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'Girl group' trios gained prominence on pop music charts in the '50s and '60s

A number of girl trios rose to musical prominence during the '50s and '60s.
A number of girl trios rose to musical prominence during the '50s and '60s.

Although there were a number of girl groups on the American pop music scene prior to 1950 -- most notable among them The Andrews Sisters -- such harmonizing groups hit their stride and flourished from the mid-1950s through the 1960s.

Indeed, there was an enormous rise in girl groups with varying skills and experience, and in the aforementioned time frame, nearly 800 girl groups managed to chart at least one single.

As songwriters and producers began to realize the potential of such music, they began to utilize the new approach and stepped up recruitment of girl-group trios and quartets.

Whereas many of the girl groups were foursomes -- headed by The Supremes and The Shirelles -- there were many successful trios, and this article will take a look at some of the best of them.

Much of the girl-group popularity waned with the onset of The British Invasion, although significant success continued until the end of the 1960s, but in the first half of the 1970s, the only two Top 10 hits by purely girl groups, both trios, were "Want Ads" by Honey Cone in 1971 and "When Will I See You Again" by The Three Degrees in 1973.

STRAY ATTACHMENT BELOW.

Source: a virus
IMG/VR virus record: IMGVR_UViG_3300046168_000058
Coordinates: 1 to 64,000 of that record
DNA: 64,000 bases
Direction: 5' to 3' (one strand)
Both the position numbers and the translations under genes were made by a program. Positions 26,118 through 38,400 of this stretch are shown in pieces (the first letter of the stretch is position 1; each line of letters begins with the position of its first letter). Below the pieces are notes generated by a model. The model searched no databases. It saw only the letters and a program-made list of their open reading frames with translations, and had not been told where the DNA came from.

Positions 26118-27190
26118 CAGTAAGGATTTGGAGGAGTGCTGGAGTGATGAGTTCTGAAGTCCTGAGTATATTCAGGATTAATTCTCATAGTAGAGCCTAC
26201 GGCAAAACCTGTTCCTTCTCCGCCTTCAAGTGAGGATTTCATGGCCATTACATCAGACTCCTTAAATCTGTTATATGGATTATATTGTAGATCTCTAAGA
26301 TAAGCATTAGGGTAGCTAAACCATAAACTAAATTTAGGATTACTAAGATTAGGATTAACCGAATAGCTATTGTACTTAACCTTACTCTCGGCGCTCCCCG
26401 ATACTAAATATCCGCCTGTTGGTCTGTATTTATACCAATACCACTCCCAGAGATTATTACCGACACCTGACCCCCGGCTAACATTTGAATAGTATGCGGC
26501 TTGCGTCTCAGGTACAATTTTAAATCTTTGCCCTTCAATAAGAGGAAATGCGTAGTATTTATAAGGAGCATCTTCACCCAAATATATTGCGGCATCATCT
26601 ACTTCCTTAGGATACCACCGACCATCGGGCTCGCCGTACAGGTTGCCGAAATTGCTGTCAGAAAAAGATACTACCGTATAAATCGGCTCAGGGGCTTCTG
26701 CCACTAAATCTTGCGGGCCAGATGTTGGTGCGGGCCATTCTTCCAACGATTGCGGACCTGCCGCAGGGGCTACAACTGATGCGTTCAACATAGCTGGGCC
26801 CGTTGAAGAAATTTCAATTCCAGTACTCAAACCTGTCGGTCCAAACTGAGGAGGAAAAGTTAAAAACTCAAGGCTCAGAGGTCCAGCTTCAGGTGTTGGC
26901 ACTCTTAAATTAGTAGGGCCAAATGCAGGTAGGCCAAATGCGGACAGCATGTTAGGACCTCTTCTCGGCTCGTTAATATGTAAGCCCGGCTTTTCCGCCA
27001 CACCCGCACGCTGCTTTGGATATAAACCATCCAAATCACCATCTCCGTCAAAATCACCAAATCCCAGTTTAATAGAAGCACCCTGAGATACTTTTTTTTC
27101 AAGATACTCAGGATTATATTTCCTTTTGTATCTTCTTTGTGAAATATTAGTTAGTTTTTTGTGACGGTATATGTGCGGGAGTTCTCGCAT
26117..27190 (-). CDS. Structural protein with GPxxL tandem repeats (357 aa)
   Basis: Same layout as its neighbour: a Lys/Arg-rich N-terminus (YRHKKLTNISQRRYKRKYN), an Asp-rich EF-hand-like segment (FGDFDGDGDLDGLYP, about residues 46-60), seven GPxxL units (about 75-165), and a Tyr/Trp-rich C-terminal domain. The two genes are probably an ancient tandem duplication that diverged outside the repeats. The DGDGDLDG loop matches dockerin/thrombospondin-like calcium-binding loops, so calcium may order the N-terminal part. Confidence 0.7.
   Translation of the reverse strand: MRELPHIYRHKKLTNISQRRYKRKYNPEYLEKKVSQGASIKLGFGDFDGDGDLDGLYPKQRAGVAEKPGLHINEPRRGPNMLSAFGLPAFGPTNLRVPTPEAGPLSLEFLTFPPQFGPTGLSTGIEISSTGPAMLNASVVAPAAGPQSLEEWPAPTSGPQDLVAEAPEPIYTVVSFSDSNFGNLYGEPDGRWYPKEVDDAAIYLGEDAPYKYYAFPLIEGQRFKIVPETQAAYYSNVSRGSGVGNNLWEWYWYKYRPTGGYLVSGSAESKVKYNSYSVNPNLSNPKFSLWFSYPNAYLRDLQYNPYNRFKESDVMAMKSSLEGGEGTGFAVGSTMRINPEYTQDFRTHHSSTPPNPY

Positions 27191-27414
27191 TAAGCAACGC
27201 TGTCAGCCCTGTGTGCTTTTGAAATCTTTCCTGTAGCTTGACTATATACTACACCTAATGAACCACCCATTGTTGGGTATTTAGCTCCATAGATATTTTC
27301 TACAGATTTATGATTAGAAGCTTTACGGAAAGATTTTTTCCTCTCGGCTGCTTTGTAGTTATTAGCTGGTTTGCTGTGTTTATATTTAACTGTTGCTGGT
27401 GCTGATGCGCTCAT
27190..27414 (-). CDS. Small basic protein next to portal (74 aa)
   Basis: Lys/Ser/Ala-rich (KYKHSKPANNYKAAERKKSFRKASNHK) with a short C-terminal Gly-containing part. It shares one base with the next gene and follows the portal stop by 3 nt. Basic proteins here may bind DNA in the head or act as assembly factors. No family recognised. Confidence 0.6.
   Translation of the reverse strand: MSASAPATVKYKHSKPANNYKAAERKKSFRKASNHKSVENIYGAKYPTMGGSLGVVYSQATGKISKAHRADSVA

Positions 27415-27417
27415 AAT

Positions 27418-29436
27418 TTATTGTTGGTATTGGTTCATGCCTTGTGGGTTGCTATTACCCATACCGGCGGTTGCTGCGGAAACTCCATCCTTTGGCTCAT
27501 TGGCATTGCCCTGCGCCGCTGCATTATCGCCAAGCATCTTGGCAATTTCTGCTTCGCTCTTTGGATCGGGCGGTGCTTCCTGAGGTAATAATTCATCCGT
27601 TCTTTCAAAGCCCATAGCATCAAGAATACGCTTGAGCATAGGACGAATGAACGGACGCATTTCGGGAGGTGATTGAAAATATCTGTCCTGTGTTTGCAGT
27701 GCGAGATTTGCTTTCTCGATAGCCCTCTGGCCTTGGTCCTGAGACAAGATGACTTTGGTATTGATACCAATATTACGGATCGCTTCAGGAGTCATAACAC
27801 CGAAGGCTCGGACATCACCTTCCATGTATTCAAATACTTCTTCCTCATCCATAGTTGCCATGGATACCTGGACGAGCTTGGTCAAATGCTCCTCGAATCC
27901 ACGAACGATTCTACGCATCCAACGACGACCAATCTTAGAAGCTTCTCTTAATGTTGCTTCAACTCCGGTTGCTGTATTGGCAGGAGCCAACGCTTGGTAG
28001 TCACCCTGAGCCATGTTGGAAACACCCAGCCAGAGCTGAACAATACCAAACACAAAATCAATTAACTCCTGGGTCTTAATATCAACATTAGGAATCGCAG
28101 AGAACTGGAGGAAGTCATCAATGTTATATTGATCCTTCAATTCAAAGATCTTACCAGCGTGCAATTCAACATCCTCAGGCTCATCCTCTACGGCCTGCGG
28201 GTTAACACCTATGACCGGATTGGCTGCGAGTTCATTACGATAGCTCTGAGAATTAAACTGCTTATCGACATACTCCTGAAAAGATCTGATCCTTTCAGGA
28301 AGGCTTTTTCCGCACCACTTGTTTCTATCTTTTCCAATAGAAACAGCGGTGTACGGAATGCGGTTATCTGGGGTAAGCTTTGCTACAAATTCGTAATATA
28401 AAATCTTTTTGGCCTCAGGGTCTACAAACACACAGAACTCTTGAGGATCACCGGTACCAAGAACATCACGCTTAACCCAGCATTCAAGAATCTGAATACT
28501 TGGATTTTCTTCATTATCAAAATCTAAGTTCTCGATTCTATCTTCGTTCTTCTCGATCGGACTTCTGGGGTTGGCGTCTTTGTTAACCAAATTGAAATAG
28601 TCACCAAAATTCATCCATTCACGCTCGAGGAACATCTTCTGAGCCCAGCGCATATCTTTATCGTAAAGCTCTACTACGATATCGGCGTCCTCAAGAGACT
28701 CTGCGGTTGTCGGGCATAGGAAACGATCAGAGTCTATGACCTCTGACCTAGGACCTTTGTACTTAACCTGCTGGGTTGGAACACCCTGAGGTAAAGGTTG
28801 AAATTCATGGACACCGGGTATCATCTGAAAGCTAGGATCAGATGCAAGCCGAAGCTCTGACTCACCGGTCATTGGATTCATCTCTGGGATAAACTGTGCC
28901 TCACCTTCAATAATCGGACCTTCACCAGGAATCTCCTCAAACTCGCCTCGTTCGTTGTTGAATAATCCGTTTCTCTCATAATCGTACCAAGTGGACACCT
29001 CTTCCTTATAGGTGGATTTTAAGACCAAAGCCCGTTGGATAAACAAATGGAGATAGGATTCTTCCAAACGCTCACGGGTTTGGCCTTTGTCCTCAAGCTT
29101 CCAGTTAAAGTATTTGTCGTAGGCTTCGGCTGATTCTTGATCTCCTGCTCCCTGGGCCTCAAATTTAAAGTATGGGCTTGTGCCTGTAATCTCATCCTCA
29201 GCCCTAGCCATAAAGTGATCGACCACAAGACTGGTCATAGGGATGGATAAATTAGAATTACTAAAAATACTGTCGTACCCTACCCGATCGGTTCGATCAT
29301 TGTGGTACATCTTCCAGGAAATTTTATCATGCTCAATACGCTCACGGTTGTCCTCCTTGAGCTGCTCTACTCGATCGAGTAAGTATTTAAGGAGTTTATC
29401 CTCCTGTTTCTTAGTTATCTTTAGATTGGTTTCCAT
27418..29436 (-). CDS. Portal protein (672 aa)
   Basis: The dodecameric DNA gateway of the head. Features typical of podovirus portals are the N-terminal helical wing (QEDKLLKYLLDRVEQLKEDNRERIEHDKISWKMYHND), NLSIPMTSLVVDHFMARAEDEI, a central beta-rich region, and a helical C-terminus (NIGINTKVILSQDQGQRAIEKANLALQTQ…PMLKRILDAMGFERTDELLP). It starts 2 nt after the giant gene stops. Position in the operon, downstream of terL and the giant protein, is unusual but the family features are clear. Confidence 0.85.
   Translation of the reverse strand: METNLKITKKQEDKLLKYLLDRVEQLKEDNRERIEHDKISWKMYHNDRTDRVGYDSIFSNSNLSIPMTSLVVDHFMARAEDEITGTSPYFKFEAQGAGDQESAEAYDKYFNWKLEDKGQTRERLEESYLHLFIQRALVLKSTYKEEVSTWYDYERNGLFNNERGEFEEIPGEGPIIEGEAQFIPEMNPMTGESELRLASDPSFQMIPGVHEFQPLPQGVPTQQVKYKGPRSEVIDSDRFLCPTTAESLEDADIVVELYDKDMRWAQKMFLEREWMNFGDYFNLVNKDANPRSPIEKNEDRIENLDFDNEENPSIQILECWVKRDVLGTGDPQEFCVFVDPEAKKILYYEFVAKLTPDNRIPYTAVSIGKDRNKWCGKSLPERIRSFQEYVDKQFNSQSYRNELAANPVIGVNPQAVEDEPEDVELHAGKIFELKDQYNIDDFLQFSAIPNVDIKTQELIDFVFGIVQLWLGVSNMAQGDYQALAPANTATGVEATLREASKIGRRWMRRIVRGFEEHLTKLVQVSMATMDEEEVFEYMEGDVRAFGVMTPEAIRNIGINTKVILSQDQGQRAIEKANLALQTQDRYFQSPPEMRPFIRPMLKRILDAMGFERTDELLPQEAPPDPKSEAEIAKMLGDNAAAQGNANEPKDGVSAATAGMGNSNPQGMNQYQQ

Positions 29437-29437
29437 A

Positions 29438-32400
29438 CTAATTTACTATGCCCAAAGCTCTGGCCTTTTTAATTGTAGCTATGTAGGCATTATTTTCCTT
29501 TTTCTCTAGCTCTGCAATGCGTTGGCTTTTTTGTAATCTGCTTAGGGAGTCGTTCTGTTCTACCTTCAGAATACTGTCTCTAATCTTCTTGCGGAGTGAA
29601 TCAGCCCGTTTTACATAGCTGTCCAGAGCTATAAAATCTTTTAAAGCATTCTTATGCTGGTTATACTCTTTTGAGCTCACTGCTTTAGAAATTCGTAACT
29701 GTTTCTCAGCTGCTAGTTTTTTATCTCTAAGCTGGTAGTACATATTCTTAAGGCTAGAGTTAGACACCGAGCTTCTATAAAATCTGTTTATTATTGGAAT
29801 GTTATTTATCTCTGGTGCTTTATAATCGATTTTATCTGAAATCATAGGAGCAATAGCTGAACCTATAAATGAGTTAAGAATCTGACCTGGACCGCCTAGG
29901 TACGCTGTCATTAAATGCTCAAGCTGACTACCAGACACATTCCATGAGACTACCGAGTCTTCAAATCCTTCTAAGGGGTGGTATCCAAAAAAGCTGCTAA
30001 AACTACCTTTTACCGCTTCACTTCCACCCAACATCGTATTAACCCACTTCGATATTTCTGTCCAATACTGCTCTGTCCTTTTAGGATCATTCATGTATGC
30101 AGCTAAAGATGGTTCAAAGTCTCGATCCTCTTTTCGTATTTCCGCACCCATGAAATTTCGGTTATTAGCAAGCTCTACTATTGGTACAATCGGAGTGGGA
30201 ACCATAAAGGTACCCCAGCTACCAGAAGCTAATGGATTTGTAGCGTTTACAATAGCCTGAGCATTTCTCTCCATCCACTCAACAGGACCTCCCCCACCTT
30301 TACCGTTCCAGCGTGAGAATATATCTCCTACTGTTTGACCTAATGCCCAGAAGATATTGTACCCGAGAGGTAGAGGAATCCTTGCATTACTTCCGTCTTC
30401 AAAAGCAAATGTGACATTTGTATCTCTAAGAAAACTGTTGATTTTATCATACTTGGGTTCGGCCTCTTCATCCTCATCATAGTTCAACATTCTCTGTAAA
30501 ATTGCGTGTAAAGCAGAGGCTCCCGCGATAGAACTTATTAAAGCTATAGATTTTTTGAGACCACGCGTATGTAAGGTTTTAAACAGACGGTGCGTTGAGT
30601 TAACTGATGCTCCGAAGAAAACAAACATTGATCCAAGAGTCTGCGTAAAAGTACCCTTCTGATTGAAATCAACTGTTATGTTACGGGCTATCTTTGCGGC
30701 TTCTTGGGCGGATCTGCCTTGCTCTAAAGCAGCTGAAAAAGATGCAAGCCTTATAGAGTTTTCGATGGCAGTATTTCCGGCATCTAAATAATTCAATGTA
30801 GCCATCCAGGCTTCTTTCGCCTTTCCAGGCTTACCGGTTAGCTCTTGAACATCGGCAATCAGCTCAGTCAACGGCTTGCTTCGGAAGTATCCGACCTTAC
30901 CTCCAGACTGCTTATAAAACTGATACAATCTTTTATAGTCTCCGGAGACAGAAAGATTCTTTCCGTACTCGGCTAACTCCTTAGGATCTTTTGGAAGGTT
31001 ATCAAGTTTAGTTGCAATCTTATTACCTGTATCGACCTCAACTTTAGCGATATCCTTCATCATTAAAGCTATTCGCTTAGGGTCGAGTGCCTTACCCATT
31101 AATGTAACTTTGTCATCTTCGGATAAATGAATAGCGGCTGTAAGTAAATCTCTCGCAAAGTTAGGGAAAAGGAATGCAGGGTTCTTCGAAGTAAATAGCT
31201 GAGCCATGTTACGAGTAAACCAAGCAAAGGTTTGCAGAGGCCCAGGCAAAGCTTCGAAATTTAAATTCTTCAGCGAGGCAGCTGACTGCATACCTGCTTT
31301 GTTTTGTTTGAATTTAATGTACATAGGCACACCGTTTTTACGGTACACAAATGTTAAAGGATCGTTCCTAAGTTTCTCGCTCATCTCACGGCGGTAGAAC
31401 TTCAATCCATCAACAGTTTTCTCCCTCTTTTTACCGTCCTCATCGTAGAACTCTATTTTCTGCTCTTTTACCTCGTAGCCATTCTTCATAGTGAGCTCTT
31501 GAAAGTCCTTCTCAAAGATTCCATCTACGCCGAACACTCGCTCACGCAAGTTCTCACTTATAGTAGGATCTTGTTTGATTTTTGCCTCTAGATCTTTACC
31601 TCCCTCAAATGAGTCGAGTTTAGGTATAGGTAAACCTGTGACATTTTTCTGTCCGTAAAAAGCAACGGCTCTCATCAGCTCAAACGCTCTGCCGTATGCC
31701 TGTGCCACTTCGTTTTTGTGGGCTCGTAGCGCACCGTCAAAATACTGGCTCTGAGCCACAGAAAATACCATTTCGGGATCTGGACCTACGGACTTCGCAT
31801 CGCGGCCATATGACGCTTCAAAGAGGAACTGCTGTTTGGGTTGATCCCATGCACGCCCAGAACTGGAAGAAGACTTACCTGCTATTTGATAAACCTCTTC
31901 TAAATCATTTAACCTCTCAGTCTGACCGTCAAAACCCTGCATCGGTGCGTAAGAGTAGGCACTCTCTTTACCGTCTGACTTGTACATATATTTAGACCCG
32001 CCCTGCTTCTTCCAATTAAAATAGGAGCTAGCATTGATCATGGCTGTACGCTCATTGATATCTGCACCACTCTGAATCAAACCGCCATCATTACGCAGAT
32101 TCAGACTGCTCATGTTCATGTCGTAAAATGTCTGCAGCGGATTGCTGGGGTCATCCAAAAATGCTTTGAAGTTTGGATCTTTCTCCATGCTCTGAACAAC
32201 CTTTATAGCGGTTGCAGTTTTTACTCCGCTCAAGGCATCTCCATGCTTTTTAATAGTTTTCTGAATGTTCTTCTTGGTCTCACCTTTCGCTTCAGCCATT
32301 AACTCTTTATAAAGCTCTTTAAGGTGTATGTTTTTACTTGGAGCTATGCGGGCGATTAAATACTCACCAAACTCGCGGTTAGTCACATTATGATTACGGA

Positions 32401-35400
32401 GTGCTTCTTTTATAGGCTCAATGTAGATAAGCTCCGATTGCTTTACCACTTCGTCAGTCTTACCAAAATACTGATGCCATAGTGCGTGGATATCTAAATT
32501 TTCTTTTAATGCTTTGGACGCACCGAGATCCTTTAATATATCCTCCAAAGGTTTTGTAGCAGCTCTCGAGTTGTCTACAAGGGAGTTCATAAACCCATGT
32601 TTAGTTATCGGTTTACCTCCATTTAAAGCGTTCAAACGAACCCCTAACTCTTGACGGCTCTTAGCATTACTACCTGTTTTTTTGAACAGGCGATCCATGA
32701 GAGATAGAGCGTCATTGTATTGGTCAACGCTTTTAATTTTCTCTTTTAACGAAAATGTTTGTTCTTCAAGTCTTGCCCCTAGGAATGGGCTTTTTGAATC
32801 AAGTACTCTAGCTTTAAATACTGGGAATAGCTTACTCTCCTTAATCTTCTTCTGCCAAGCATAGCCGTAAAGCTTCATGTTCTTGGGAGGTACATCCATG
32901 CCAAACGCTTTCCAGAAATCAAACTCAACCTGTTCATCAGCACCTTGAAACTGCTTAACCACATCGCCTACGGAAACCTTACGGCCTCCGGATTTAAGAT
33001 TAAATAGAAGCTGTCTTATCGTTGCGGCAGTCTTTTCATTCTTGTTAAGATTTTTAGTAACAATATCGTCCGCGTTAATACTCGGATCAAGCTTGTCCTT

Here are capsule summaries of significant American girl trios of the '50s and '60s, with a link to one of their top singles, and to hear any of the recordings, simply click on the song title.

  • THE ANGELS began as The Starlets in Orange, N.J., consisting of sisters Phyllis and Barbara Allbut, lead singer Linda Malzone and Bernadette Carroll, but when Carroll went solo and Malzone left the group, Linda Jansen was briefly the lead singer before being replaced by Peggy Santiglia in 1962. MUSIC SELECTION: "My Boyfriend's Back" (No. 1, 1963), which stayed atop the Billboard charts for three weeks.
  • MARTHA & THE VANDELLAS was a Detroit trio consisting of Martha Reeves, Annette Beard and Rosalind Ashford. Lead singer Reeves had been in The Del-Phis and worked as a secretary at Motown, and before attaining success on their own, the group sang backup on a number of Marvin Gaye hits. Betty Kelly replaced Beard in 1964, and Reeves went solo in 1972. MUSIC SELECTION: "Come And Get These Memories" (No. 29, 1963)